When some retire, they may move to a warmer climate, take up golf or spend more time with the grandchildren. But for one Sedona Police Department retiree, his days will be spent catching up one some needed rest with a daily dose of fetch thrown in to help keep him in shape.
During the Tuesday, March 14, Sedona City Council meeting, Dalan, SPD’s K-9, was recognized by Mayor Sandy Moriarty with a proclamation for dedication of service for the past seven years.
“Dalan has been instrumental in the capture of several dangerous criminals during his career, keeping both his handler and the community safe,” the proclamation states. “In addition to the work performed on the street, Dalan has been an outstanding ambassador for law enforcement by being a regular guest in our schools and at local events, and he has participated in hundreds of canine demonstrations, where his easy manner and friendliness were appreciated by all.”
Tuesday marked Dalan’s last day on the job, which proved to be bittersweet for his handler and partner, Sgt. Stephanie Foley.
“I don’t know what tomorrow will be like when he doesn’t come to work with me,” Foley said to council and the audience. “Tomorrow will be a challenge in a different way — one where I’ll see if he’s willing to wear flip flops and Hawaiian shirts. But thank you all for accepting Dalan and myself in this community and to be part of presentations and everything else. We’ll see what
Foley and Dalan, a Belgian Malinois, became partners in April 2010, five years after Foley joined the SPD. Back then, she said she was interested in the K-9 program and worked closely with her predecessor and mentor, Sgt. Wil Lopez and his partner, Joker — SPD’s first K-9.
The two trained for K-9 patrol and narcotics work with the Arizona Department of Public Safety, a process that will begin again after the SPD opens the position for the next K-9 handler to current members of the city’s police force. A fundraising effort to acquire the next K-9 officer will begin this spring.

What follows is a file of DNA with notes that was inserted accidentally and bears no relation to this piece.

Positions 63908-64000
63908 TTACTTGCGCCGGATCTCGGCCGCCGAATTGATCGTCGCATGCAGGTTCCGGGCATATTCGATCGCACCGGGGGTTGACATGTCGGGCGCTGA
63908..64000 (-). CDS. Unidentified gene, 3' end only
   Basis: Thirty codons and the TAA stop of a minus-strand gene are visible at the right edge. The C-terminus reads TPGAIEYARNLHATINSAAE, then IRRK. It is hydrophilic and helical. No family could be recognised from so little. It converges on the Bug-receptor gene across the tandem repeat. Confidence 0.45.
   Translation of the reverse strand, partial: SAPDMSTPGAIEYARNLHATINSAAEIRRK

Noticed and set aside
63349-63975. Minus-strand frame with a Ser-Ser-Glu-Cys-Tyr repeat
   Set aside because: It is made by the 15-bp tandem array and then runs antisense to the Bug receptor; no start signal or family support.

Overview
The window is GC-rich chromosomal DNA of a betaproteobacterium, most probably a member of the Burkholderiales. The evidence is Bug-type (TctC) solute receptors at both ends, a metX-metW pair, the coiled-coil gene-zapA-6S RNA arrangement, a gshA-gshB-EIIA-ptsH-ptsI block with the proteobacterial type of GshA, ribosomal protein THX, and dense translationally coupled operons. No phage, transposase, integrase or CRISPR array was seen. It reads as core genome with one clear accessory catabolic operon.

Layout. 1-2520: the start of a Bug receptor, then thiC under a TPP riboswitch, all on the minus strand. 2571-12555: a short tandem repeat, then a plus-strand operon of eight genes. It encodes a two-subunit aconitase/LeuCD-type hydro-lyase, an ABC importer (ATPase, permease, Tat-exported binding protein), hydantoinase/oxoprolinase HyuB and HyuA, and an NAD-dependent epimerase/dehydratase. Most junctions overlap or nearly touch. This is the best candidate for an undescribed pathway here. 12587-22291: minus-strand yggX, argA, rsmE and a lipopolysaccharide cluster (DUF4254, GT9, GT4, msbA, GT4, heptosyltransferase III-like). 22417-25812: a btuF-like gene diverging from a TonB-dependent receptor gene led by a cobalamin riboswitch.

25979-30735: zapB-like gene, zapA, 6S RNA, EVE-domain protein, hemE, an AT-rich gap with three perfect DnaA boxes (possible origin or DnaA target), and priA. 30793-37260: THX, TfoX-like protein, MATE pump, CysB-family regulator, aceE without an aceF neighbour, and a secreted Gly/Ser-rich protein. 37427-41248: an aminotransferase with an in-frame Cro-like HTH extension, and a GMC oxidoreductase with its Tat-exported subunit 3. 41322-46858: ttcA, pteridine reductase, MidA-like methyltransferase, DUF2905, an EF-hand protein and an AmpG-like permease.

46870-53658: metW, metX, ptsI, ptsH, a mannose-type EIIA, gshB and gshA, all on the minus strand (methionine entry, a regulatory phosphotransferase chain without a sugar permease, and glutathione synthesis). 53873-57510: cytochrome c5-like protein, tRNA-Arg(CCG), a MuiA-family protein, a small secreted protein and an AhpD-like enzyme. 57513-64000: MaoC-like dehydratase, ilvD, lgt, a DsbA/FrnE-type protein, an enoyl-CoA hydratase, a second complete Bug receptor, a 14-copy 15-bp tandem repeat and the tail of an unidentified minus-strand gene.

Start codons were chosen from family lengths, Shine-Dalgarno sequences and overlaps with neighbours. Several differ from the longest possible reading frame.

Foley said 8 to 9 is a typical retirement age for K-9s and Dalan turns 9 in September. She said when she was promoted to sergeant this time last year, the department decided that she and Dalan would have one more year together. She will now focus more time on her supervisory duties and the officers she oversees.
“I’m going to miss my partner,” she said. “He’s been with me almost every day the last seven years.”
But the partisanship doesn’t end here. Like most K-9s, Dalan will go from Foley’s partner to her pet, joining Bindi, a border collie mix.
“He still has a very high drive and is always on alert,” she said. “He knows my routine. When I get dressed for work, he knows he’s getting ready for work as well. It’s going to take some time for him to adjust to retirement. I’ve started with little things. When we get home, I’ll take off his work collar and put on a pet collar just to change his routine a bit.”
Foley said there are too many cases and calls they have gone on to pick the most memorable but she did say their first drug bust as partners stands out in her mind as does assisting Camp Verde police following a bank robbery.
“K-9s are so highly trained and because of that, they are invaluable for any law enforcement agency,” she said. “The amount of man-hours they save is incredible because when it comes to finding something like narcotics or a weapon, they’re often able to do what 10 people can do in the same amount of time.”
In order to honor the importance of the K-9 program to the SPD, Foley has started raising money for a statue at city hall, with Dalan as the model. On it will be a plaque where each dog and partner will be listed both past and future. Those interested in donating can contact James Iacovacci at Law Enforcement Creations at (928) 202-8120. BLOG COMMENTS POWERED BY DISQUS